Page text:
The roots of Anuvia date back to the late 1950’s.
The roots of Anuvia began in 1957 when the State of North Carolina asked ABC Boards to dedicate a percentage of profits to alcohol education and rehabilitation programs. At that time, a progressive group of citizens saw the need for and established an agency to promote public awareness about alcoholism. Supported by the Mecklenburg County ABC Board, the Charlotte Council on Alcoholism quickly became Charlotte’s principal resource for drug and alcohol prevention, advocacy, and referral.
A decade later, when community members determined treatment was needed for alcoholics and their families, the ABC Board established the Randolph Clinic. In 1971 the ABC Board completed a new facility to house both organizations at 100 Billingsley Road, a central place for substance abuse services and self-help group meetings.
In 1994, the Charlotte Council on Alcoholism and The Randolph Clinic merged to become the Chemical Dependency Center in order to create a more comprehensive, cost-effective, and user-friendly agency. At the 50th Anniversary, the organization was renamed Anuvia Prevention and Recovery Center to convey the quality and effectiveness of the full range of services offered.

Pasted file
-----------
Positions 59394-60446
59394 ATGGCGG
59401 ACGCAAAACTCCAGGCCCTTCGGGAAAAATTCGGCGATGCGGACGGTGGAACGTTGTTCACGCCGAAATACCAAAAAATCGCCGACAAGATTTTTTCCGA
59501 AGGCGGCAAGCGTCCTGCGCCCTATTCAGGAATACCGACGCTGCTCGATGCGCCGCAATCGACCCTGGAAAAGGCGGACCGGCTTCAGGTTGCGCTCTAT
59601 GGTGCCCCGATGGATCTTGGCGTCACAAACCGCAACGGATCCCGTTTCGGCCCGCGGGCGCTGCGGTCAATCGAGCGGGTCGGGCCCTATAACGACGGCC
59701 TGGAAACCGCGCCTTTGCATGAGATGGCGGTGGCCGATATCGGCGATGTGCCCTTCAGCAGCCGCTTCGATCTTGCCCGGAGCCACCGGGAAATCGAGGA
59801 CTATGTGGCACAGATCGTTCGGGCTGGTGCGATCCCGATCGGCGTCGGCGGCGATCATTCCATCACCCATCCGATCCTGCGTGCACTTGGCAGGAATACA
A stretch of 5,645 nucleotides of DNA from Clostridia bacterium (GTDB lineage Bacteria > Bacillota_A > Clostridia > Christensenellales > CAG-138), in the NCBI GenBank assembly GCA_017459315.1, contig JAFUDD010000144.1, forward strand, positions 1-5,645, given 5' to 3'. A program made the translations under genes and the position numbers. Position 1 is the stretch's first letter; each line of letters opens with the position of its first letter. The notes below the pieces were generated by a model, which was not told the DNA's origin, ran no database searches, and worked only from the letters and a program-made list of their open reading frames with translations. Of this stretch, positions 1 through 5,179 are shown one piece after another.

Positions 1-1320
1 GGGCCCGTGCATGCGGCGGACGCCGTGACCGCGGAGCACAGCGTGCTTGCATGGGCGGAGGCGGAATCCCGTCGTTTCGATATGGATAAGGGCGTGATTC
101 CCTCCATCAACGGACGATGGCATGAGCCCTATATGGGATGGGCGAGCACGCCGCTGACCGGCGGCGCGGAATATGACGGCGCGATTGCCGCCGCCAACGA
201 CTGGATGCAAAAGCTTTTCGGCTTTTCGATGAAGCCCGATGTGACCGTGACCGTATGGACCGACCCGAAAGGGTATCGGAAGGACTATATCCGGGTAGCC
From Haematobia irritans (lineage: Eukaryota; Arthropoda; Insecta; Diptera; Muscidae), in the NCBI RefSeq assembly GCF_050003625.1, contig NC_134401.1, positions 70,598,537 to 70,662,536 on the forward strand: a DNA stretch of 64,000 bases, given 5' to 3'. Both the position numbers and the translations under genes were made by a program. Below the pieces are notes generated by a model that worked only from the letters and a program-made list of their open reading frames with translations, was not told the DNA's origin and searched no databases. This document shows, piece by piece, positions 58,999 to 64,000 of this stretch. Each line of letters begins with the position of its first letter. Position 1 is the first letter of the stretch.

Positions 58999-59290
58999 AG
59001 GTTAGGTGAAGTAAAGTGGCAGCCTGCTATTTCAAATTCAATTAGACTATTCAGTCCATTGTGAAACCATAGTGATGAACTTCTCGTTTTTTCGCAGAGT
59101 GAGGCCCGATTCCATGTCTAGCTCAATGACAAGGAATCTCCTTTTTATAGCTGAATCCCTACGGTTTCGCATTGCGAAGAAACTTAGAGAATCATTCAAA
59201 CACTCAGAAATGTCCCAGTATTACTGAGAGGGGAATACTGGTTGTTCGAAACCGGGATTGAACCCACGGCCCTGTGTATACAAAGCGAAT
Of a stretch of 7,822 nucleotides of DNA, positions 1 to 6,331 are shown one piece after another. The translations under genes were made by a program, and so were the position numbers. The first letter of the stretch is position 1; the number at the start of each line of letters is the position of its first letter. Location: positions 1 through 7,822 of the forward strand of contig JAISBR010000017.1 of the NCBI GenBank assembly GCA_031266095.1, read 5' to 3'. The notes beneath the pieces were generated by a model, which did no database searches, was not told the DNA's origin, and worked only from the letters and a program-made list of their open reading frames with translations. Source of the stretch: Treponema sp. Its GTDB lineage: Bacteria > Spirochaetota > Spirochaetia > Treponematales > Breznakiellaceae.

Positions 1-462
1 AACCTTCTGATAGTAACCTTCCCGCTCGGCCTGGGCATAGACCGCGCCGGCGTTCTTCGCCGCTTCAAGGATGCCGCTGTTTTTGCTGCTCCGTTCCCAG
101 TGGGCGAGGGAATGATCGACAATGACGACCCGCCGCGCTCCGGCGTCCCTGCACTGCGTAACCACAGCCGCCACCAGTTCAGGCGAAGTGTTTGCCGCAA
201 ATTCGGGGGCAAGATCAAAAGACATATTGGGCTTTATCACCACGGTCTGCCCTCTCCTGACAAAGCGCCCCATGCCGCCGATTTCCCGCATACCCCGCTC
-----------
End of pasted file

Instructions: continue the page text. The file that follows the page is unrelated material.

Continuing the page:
A more thorough version of Anuvia’s history is available for those interested.
In 1971 the ABC Board completed building a new facility to house both The Randolph Clinic and the Charlotte Council on Alcoholism. This building, located at 100 Billingsley Road, became a central place for people to turn to for substance abuse education, assessments, and treatment. It also became a meeting place for many of the area’s 12 Step self-help groups. The Charlotte Council changed its name to the Charlotte Council on Alcoholism and Drug Dependency in 1986.